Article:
• A start state in which an agent exits initially
  • A goal test: A function that takes a state as input and determines whether it is a goal state

One search problem is solved by first considering the start state, then exporing the state space using the action and transition and cost methods, iteratively computing children of various states until we arrive at a goal state(typically called a plan).

The order in which states are considered is determined using a predetermined strategy. We will cover types of strategies and their usefulness shortly.

World State v.s. Search State

The world state contains all information about a given state, whereas a search state contains only the information about the world that is necessary for planning (priarily for sapce effiency reasons.

Example: Pacman

The game of Pacman is simple: Pacman must navigate a maze and eat all the (small) food pellets in the maze without being eaten by the malicious patrolling ghosts. If Pacman eats one of the (large) power pellets, he becomes ghost-immune for a set period of time and gains the ability to eat ghosts for points.

Think about a case that the maze contains only Pacman and food pellets. There are two distinct search problems in this scenario: pathing and eat-all-dots.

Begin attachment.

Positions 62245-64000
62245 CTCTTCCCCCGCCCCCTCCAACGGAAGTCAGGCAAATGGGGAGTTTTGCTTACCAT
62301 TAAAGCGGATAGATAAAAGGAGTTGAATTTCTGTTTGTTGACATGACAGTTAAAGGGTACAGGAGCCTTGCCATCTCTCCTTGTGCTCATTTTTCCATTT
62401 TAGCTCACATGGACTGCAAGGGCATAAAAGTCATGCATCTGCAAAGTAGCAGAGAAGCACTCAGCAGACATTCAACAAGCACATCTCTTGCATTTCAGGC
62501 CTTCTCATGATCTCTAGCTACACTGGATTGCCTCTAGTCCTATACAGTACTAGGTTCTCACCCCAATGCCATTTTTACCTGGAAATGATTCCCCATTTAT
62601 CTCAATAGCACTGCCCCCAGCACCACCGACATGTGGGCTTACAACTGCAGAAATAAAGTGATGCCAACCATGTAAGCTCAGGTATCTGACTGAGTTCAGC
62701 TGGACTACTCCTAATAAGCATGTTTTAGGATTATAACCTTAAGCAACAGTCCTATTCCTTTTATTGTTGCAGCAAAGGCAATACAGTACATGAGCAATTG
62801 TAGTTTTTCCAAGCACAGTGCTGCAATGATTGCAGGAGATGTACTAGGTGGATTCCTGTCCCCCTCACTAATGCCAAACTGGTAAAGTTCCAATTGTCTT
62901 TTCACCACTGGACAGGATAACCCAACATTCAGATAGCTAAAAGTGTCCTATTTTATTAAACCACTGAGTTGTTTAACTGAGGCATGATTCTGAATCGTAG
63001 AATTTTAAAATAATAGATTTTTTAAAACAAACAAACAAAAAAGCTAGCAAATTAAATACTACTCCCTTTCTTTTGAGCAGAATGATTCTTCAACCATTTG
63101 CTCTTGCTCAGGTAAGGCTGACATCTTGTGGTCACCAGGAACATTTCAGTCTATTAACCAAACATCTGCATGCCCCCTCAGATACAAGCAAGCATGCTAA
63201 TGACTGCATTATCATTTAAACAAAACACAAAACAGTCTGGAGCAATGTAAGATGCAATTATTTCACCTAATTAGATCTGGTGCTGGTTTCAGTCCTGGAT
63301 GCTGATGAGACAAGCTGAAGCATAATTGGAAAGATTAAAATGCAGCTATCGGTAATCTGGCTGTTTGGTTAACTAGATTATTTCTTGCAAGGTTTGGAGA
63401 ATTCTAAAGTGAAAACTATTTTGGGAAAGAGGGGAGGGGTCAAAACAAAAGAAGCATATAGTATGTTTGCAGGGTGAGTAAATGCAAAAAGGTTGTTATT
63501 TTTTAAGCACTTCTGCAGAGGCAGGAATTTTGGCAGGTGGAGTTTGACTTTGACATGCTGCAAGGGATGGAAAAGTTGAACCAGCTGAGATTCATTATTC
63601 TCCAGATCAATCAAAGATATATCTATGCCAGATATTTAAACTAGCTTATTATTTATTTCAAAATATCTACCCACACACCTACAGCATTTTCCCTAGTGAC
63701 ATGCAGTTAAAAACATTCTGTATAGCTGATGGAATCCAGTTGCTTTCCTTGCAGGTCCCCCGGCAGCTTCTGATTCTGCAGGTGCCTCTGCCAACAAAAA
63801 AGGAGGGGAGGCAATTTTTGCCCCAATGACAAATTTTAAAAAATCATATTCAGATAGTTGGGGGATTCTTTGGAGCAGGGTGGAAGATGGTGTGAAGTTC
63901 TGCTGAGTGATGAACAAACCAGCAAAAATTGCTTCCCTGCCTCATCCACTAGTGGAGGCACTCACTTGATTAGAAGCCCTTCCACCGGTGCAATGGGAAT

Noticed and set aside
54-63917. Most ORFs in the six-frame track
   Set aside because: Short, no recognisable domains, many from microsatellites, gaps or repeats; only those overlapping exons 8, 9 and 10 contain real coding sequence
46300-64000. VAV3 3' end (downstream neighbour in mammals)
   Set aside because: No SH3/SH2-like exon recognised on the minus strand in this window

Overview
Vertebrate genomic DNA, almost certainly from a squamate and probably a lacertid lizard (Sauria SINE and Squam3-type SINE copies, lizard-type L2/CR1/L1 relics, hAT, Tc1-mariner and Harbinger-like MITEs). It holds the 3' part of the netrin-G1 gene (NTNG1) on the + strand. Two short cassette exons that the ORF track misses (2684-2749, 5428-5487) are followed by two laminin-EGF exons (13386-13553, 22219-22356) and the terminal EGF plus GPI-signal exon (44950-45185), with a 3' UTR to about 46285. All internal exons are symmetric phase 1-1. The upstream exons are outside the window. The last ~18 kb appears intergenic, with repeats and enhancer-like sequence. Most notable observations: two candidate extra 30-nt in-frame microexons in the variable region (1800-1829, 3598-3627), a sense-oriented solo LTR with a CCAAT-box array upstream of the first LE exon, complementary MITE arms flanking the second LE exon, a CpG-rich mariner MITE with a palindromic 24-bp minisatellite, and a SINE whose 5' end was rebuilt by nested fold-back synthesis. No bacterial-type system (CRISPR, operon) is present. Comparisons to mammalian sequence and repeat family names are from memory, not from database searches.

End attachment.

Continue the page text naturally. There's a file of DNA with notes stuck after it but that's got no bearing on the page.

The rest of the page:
Pathing tries to solve the problem of getting from one position\((x_1,y_1)\), to position \((x_2,y_2)\) in the maze optimally.

  • pathing
    • States: (x,y) locations
    • Actions:(Move to) North, South, East, West
    • Transition model(getting the next state): Update location only
    • Goal test: Is (x,y) = END?

Eat-all-dots tries to solve the problem of consuming all food pellets in the maze in the shortest time possible.

  • Eat-all-dots
    • States: (x,y) location, dot booleans
    • Actions: (Move to) North, South, East, West
    • Transition model(getting the next state): Update location and booleans
    • Goal teset: Are all dot booleans false?

A world state may contains information like the total distance traveled by Pacman or all positions visited by Pacman. Pathing states contains less information than states for eat-all-dots.

State Space Size

The state space size determines the complexity of solving a search problem. To find the state space size, we need to use fundamental counting principle, which states that if there are n variable objects in a given world which can take on \(x_1,x_2,…,x_n \) different values respectively, then the total number of states is \(x_1\cdot x_2…\cdot x_n\).

Example: Pacman

Assume the random variable objects and their corresponding number of possibilities are as follows:

  • pacman positions: Pacman can be in 120 distinct (x,y) positions, and there is only one Pacman.
  • Pacman direction: Pacman can move to North, South, East, or West, for a total of 4 possibilities.
  • Ghost positions: There are two ghosts, each of which can be in 12 distinct (x,y) positions
  • Food pellet configurations: There are 30 food pelets, each of which can be eaten or not eaten.

We know that we have 120 pacman positions, 4 paceman direction possibilities 12 x 12 ghost configurations, and \(2\cdot2\cdot…\cdot2=2^{30}\) food pellet configurations (each of 30 food pelletss has two possible values – eaten or not eaten.) This gives us a total state space size of \( 120\cdot 4 \cdot 12^2 \cdot 2^{30}\)